3. Were the pictures rank-ordered just according to aesthetic appeal or according to daily-life functional impact? I’m just asking about the methodology because the report doesn’t specify this.
4. Study the visual examples shown in the LCI study that ranked high. None of the highest-ranking shots have the Atlantic Station look with 12-16 story buildings and/or modern architecture.
5. Condos and apartments were ranked at the very bottom. Even in an area not suitable for single family homes, they still rank ahead of condos and apartments.
6. Traffic Congestion was the number 1 issue designated as a problem for the North Point area. Maybe I am really dense but I fail to see how adding 500 condos, retail, restaurants, a 200-room hotel, and office space solves that problem. I know the argument about reducing traffic from the office plan which was already approved, but I only see it reducing peak traffic, not overall traffic. Peak traffic can be avoided with careful planning. Less predictable traffic spread throughout the day, not so much. Also, how many jobs in Alpharetta are killed by taking away the originally planned office space and replacing it with high-density condos?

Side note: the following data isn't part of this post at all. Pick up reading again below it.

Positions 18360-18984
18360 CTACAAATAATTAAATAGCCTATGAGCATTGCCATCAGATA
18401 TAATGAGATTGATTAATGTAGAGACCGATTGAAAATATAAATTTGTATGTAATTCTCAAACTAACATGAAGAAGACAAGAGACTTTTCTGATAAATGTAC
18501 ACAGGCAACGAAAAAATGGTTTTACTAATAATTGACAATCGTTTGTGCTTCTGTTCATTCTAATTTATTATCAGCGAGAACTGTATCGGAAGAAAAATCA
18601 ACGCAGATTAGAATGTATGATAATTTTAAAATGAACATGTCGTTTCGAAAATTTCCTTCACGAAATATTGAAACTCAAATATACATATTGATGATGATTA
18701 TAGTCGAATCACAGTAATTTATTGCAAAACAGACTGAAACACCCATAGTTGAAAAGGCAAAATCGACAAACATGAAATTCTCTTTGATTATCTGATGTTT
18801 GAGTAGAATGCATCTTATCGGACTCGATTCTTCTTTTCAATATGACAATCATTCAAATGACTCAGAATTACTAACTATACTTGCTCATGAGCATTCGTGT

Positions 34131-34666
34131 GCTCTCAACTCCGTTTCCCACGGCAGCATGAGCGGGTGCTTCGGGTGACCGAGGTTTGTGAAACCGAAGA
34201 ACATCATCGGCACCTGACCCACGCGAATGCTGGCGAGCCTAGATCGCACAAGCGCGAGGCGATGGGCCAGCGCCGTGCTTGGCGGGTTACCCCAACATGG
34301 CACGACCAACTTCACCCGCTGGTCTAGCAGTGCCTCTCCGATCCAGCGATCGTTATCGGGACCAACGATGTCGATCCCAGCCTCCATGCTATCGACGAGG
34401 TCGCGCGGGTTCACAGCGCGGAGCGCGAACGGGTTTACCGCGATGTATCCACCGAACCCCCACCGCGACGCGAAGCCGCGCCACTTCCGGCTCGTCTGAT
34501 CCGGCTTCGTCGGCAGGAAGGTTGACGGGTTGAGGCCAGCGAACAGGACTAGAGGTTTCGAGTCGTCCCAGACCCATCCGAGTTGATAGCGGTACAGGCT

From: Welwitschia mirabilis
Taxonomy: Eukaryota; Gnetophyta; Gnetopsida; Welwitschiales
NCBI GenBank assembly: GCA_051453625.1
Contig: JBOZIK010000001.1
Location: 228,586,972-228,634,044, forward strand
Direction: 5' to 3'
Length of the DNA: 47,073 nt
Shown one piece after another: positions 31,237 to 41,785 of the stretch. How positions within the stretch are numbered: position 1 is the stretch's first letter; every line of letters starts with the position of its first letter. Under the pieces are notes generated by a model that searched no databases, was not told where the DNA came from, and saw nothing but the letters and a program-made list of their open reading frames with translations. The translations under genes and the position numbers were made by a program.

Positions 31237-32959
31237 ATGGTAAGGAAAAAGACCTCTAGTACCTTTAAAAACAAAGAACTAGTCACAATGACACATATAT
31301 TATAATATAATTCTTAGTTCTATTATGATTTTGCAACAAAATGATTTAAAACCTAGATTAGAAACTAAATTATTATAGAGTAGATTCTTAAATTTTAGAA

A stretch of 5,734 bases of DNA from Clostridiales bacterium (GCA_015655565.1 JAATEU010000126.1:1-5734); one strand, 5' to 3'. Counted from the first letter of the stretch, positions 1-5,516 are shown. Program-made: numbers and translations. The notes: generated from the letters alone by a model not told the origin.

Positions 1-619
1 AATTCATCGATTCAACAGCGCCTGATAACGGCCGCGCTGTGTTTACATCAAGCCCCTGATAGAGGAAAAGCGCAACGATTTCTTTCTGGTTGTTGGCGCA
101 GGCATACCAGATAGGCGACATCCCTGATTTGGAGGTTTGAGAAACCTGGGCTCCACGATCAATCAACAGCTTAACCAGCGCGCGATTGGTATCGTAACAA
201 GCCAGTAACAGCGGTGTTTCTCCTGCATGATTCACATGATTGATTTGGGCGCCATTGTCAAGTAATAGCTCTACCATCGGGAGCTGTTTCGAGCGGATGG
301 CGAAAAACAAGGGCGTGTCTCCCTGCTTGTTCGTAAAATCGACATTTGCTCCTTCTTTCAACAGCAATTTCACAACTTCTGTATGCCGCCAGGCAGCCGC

Mike, I do recognize that my opinion is not the only one that counts, nor is my voice is the only one in the debate. If you feel this project has been represented fairly and that you have the community’s broad support for these projects, then by all means you should vote in the way you believe most fairly represents the community at-large. I am just one lone voice on a blog expressing my perception of things and pointing out facts as I happen upon them. Really, you don’t have to justify your vote to me. But please likewise allow me to express my viewpoint in an open forum. And please always do feel free to correct me if I have my facts wrong.